This sentiment is echoed in the observation by Paul Hoffman, advocate, author and director of the NGO Accountability Now, in Terence Corrigan’s article in the previous issue of AIF, who points directly to cadre deployment as the root of dysfunction in regional and local government. Cadre deployment, Hoffman adds, is a violation of South Africa’s Constitution, which requires that “no employee of the public service may be favoured or prejudiced only because that person supports a particular political party or cause”. 

Photo: Simon Maina / AFP

The Public Service Commission and some of the bargaining councils receive many complaints along the lines of nepotism and favouritism, confirms Dr Sarah Meny-Gibert, leader of the State Reform Programme at the Public Affairs Research Institute (PARI). “Sometimes inappropriate appointments are isolated cases of nepotism, while in other cases it involves the layering of political factions into the public administration.” Illicit or non-compliant procurement tends to follow suit, and this is where the real corruption lies, she says. 

Overpayment, nepotism, and procurement fraud afflict public services throughout the continent, to varying degrees. In Kenya, salaries for the country’s top public officials have been contentious for years and came to a head last November when the country’s national Controller of Budget, Margaret Nyakang’o, called for an audit to look into what she termed “budgeted corruption” after she found that the salaries of senior public servants, including President William Ruto, had been inflated to three times more than they were supposed to receive. 

President Ruto’s gross monthly salary is reported to be 1,546,875 shillings ($11,000) after he and other state officers received a 14% salary hike, announced by the Salaries and Remuneration Commission (SRC) last June. 

Shortly afterwards, Nyakango’o was arrested and charged with fraud herself, but the case was halted and widely slammed as a sinister effort by government forces to shut her down. 

The SRC tagged Kenya’s public wage bill in Kenya at Sh1 trillion ($6.25 billion) in 2022, a figure inflated, no doubt, by the employment of “ghost” employees (people on the payroll but who no longer work for the public service), an issue highlighted in the Auditor-General’s 2021-2022 report as well as by the State Department for Public Works. 

Kenyan Auditor-General Edward Ouko, in his 2019 report titled ‘State Capture: Inside Kenya’s Inability to Fight Corruption’, put it succinctly, writing: “Is our budget actually loaded with corruption? It fits the theory of a highway which has many exit lanes, and corrupt individuals know how to manipulate these exit lanes.” 

Absentee and ghost workers also plague the public payroll in Nigeria, where the federal government’s wage bill has continued to increase, totalling N35,609 trillion ($22,2 trillion) from 2016 to 2021, according to the 2023 ActionAid report titled ‘Trends in Public Sector Wage Bills’, while the share allocation to agriculture, health, and education continues to fall below expected global minimum benchmarks.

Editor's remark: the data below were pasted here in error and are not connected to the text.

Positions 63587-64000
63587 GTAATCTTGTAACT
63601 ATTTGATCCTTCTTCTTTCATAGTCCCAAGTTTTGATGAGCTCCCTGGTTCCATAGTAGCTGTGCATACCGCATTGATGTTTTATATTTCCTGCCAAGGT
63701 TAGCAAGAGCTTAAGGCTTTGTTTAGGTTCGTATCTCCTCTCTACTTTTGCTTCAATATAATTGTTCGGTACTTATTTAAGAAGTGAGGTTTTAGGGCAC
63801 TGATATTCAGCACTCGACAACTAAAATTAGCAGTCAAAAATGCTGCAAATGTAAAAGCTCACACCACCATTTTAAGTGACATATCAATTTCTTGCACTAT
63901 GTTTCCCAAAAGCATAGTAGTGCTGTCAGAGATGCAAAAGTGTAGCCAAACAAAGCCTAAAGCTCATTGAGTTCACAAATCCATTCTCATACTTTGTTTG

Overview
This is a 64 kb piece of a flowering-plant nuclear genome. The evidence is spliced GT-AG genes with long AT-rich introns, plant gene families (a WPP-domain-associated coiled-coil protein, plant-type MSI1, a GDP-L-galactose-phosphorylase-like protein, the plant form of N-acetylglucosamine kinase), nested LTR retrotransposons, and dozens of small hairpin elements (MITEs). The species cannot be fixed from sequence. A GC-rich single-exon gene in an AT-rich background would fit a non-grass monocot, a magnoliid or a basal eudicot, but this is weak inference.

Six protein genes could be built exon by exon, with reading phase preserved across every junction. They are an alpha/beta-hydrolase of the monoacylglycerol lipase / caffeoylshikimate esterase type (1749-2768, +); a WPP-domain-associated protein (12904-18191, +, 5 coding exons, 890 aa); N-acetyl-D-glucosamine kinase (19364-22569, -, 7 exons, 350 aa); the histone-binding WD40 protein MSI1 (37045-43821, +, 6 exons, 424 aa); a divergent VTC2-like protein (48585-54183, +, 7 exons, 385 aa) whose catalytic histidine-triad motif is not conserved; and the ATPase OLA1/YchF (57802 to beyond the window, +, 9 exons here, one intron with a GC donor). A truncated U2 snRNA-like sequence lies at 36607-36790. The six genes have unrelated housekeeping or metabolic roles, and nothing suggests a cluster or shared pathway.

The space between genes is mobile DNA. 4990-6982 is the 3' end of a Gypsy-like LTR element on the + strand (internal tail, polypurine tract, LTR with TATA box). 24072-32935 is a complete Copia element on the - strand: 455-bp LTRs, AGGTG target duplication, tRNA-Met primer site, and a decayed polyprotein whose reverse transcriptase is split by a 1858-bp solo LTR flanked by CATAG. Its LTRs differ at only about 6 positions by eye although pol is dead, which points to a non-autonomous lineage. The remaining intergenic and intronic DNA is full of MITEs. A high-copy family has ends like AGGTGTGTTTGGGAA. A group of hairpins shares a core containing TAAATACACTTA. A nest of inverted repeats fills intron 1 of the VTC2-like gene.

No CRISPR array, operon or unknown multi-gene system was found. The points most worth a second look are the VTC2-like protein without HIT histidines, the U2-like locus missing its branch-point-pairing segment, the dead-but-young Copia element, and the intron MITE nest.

“Each time they give me the payroll number, I get so frightened. Where am I going to get the capital to develop the infrastructure we desperately require if the payroll is consuming all the revenue?” asked Nigerian President Bola Ahmed Tinubu at a press conference in Abuja last September. 

This speaks to the crux of how an excessive public wage bill erodes good governance; it not only creates a deficit in the funding available for much-needed public services, but also compromises funds for training, capacity building, and improving institutional efficiency. Weakened public institutions with inadequate checks and balances make it easier for corruption to thrive. 

In addition, and more insidiously, it corrodes the social norms and values that hold communities together, deepening inequalities and driving conflict. 

The solution lies in implementing transparent and fair salary structures that are commensurate with the responsibilities and qualifications of public servants, strengthening anti-corruption laws, and investing in public institutions so they can better ensure accountability. 

Cutting the fat from the public payroll is imperative, not only to make more resources available for citizen services but to ensure the public service itself is sustainable, suggests William Gumede, associate professor at the Wits University School of Governance. 

Writing in South Africa’s Sunday Times last December, Gumede said, “[Public servant] jobs, wages and benefits will be the first to be cut in the austerity programmes that will be enforced to combat state failure, fend off economic implosion and deal with public revenue shortages… Public servants must understand their ‘iron rice bowl’ (guaranteed lifetime employment) will collapse unless the country puts an end to corruption, incompetence and policy populism.” 

As the proverb goes, “the waste of money cures itself, for soon there is no more waste.” – MW Harrison. 

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Helen Grange is a seasoned journalist and editor, with a career spanning over 30 years writing and editing for newspapers and magazines in South Africa. Her work appears primarily on Independent Online (IOL), as well as The Citizen and Business Day newspapers, focussing on business trends, women’s empowerment, entrepreneurship and travel. Magazines she has written for include Noseweek, Acumen, Forbes Africa, Wits Business Journal and UJ Alumni magazine. Among NGOs she has written or edited for are Gender Links and INMED, a global humanitarian development organisation.


Helen Grange is a seasoned journalist and editor, with a career spanning over 30 years writing and editing for newspapers and magazines in South Africa. Her work appears primarily on Independent Online (IOL), as well as The Citizen and Business Day newspapers, focussing on business trends, women’s empowerment, entrepreneurship and travel. Magazines she has written for include Noseweek, Acumen, Forbes Africa, Wits Business Journal and UJ Alumni magazine. Among NGOs she has written or edited for are Gender Links and INMED, a global humanitarian development organisation.